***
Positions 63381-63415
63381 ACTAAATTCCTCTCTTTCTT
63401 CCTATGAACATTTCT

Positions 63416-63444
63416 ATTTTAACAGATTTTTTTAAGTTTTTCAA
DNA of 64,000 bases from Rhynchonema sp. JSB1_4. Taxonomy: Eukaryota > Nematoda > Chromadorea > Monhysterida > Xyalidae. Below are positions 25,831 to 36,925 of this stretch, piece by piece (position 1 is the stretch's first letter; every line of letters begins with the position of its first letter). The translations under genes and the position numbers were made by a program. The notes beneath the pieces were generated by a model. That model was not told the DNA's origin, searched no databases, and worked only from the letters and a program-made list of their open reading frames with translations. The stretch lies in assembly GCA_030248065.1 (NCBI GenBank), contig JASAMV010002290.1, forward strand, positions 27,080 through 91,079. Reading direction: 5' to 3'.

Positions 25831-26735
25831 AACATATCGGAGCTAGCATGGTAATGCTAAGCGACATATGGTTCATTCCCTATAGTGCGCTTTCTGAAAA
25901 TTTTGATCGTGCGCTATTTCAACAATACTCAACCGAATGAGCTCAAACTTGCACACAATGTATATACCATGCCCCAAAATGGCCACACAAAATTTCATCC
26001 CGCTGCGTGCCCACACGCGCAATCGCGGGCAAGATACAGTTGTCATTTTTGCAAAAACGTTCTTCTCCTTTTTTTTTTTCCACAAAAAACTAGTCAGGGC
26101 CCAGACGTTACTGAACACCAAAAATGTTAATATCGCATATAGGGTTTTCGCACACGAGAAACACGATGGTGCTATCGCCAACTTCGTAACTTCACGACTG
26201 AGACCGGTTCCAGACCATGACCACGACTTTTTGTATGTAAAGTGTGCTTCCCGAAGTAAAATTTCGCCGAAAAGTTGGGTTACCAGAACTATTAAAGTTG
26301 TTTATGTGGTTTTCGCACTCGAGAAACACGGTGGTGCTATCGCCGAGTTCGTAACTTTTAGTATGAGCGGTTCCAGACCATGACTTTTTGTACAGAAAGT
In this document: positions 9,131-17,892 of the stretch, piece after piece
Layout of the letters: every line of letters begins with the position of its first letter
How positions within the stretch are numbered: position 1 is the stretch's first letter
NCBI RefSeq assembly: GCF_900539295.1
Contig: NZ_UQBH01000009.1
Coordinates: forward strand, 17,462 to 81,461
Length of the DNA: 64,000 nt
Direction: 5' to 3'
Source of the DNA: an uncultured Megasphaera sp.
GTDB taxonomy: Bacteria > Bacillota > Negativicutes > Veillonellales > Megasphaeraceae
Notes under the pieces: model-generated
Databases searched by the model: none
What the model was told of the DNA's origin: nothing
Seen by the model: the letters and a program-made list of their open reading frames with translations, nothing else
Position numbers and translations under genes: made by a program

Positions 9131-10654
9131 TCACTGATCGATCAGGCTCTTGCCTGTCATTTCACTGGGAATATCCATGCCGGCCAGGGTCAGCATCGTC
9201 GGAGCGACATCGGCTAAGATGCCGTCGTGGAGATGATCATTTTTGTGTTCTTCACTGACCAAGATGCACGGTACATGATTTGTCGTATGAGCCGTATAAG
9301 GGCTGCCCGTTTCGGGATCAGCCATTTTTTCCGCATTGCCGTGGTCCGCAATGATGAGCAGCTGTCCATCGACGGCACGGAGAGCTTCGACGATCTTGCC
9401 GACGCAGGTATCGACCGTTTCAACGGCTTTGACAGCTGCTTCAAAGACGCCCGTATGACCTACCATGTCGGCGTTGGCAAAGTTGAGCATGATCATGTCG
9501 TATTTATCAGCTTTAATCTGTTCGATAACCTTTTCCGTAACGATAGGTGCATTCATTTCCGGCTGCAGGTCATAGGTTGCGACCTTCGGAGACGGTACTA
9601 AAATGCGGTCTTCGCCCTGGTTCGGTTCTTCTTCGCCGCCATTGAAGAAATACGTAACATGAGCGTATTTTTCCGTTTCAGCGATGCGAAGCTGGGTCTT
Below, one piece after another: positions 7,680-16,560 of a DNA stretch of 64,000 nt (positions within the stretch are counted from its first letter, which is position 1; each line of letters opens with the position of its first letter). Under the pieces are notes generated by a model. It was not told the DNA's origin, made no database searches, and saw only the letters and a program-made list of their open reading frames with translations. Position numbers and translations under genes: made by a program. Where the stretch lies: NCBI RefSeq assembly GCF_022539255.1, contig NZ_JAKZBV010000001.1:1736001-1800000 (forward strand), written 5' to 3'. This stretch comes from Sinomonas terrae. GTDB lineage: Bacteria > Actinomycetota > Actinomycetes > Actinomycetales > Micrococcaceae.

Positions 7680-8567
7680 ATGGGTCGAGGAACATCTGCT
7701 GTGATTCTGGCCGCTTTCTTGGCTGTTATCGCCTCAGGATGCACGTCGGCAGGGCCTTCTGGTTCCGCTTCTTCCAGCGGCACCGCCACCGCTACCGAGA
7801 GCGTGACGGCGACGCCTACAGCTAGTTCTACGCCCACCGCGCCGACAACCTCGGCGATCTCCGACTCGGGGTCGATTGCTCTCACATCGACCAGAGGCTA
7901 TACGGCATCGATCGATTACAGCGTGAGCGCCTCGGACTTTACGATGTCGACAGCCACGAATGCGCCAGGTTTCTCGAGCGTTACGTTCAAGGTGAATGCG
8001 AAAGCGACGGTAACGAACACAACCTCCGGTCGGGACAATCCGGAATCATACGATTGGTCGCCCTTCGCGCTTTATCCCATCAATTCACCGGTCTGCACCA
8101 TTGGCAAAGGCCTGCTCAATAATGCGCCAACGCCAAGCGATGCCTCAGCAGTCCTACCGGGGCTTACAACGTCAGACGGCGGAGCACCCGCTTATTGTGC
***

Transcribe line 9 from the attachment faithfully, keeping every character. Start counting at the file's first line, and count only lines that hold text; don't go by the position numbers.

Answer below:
25901 TTTTGATCGTGCGCTATTTCAACAATACTCAACCGAATGAGCTCAAACTTGCACACAATGTATATACCATGCCCCAAAATGGCCACACAAAATTTCATCC